we needed a new coffee table as ours was horrible. all ones I could find in shops and online (that i liked) were out of my price range :(
I went through a phase where I liked (and still do like) the "industrial" look-and-feel, esp. when combined with some nice wood !
I decided to build the frame using some general plumbing pipes and a nice piece of wood (oak) for the table top.
Step 1: Collecting the Pieces
I bought most parts pipes and components/fitments from local diy store that (i thought) i would need to build the table frame
all pipes and fitments that i used for the frame are standard 1.5" plumbing pieces that can be purchases at any good diy store apart from the flanges (used for the feet and table top fitment) were not so easy to get hold of in europe as they are not a standard eu fitment. after some research and help from the internet, I managed to get hold of 8 that would fit my pipes (although were not cheap)
all pipes and fitments come threaded as standard which makes the frame very easy to build as you just have to "screw" the pieces into place ... the hard bit was deciding / knowing what parts (types and sizes) are available and what would work (what i needed) for this project
all parts additionally come galvanized (zinc coated) as standard, which is good for such parts for there intended use, but in relation to this project would be problematic as I had planned to paint the frame.... therefore a lot of scrubbing and cleaning is heading my way :)
Step 2: Frame Mockup
starting to create a "loose" mockup for the table frame to see if my idea would actually work
the mockup is about a couple of cm longer and wider than what i had planned, however the components are only "loosely" threaded together, so i'm sure I will loose these cm's when the frame is tightly threaded together ...
Step 3: Cleaning
frame dismantled and ready for cleaning. as these parts are all galvanized (zinc coated) they all have a greasy coat whice needs to be removed otherwise the painting process will be a disaster.
removing the stubborn price / info stickers was harder than cleaning the parts :(
I used some general parts-cleaner to clean the parts followed by a thorough degreasing and then back into a fresh parts-cleaning bath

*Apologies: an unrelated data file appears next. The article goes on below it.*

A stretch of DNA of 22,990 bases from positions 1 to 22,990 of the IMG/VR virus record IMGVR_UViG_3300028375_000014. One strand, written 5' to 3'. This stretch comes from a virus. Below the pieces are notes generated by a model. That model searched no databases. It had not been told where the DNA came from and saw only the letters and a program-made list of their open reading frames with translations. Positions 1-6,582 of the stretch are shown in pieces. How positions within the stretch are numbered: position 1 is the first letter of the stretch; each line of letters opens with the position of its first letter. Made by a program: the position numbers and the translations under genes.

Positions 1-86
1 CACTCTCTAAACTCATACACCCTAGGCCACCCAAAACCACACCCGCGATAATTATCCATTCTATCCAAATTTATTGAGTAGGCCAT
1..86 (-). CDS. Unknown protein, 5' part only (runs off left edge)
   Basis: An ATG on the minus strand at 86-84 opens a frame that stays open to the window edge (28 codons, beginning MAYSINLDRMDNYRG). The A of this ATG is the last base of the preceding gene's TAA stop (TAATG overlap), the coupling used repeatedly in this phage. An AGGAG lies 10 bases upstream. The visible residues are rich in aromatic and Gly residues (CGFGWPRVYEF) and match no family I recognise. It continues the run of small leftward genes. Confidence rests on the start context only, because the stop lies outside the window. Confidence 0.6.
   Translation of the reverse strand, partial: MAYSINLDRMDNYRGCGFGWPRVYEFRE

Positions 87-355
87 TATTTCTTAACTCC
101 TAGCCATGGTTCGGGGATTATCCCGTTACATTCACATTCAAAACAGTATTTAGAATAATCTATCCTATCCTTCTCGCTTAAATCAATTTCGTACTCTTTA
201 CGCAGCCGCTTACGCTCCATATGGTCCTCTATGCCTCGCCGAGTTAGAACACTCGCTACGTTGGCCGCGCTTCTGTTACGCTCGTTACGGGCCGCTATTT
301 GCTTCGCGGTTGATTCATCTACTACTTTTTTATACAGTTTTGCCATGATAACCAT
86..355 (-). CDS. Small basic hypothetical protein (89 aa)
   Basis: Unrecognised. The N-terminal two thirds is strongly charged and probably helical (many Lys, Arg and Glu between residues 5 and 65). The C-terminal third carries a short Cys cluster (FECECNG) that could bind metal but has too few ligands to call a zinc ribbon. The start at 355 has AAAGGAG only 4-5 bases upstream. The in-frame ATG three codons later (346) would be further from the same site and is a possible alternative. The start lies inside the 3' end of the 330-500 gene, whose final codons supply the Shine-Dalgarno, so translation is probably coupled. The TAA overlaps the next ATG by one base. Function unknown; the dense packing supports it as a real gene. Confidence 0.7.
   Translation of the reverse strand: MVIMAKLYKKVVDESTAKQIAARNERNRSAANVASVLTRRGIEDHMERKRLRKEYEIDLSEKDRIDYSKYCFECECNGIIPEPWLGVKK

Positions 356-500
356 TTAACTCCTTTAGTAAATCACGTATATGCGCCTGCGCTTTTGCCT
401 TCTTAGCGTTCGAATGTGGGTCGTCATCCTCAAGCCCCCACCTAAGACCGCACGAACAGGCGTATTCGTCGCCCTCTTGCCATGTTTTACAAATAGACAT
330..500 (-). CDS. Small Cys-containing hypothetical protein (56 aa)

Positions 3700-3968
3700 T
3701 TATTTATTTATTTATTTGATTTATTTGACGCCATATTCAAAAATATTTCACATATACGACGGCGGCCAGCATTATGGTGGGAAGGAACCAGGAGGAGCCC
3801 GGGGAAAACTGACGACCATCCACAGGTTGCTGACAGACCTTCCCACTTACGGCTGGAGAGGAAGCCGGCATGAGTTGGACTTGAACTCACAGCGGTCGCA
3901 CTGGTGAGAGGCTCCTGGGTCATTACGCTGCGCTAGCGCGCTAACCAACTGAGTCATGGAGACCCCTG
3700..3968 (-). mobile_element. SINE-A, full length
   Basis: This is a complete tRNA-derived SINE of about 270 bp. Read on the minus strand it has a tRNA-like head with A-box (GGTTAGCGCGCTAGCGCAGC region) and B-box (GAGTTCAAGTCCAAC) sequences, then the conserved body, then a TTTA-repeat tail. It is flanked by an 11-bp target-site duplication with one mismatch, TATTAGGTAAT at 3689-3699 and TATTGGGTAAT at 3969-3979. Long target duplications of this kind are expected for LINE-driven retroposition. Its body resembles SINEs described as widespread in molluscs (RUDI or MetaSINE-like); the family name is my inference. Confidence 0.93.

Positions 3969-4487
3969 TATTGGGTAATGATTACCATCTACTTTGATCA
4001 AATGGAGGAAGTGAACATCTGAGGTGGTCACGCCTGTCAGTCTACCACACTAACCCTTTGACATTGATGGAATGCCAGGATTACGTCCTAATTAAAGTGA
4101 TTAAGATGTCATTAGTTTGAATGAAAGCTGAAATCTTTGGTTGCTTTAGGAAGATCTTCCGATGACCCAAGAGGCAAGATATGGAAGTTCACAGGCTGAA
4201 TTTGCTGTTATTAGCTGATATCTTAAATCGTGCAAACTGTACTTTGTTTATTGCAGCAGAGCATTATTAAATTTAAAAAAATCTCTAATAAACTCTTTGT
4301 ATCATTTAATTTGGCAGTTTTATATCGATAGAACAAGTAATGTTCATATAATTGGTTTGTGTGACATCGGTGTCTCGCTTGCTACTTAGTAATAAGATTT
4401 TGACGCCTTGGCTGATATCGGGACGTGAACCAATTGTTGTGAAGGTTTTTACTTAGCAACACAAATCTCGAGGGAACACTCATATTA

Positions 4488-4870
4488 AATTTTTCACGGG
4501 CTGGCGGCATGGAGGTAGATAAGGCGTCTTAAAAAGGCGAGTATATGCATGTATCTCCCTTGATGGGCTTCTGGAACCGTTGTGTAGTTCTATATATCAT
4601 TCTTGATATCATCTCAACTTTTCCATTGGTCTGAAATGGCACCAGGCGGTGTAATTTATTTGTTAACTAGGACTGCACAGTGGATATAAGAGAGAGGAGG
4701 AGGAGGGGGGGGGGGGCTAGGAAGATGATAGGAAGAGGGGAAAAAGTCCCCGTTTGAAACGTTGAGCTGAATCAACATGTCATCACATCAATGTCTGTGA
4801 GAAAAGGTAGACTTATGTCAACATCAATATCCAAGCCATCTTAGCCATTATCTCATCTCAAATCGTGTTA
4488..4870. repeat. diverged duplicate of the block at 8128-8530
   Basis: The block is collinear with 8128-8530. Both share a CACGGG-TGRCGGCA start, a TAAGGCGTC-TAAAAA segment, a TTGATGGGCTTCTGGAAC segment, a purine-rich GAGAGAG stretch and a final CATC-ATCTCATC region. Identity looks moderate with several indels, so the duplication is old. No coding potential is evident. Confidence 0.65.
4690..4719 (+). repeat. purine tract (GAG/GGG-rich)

what a difference a good clean makes !
no signs of grease or any other coating - now good (i hope) for painting
Step 4: Final Assembly
I needed to be sure that all components were tightly threaded together, not only so that the frame would be solid - tight enough to not come undone but not too tight to strip the thread (I added in some loctie for good measure), but also as I had to loose the couple of cm's i had during mockup
I was in a bit of a dilemma, the threads on such components are never perfect (even after the threads have been cleaned and prepped), they are not designed to be perfect ... therefore the components never fit "flushly" together, however I also like the "rough" look of having some thread visible which adds to the "industrial" look-and-feel that I was originally aiming for :)
assembly complete and ready for painting - I will paint the flanges separately as these don't have to be fitted tightly as have to be adjustable for balance / height reasons ....
Step 5: Paint
primed and painted in a high gloss black finish (hammerite from the can)
Step 6: Table Top
instead of using (and possibly damaging) my nice table top, I knocked up a test table top from some scrap wood I had lying around to test some ideas regarding the best way to securely fir the table top to the frame
custom socks - prevent scratching the floor, but also allow it to be easily dragged around (its too heavy to lift) to move the table when required
Step 7: Finished
once a solution for the table top was found, I applied it to the finished wood - looks great (I think) !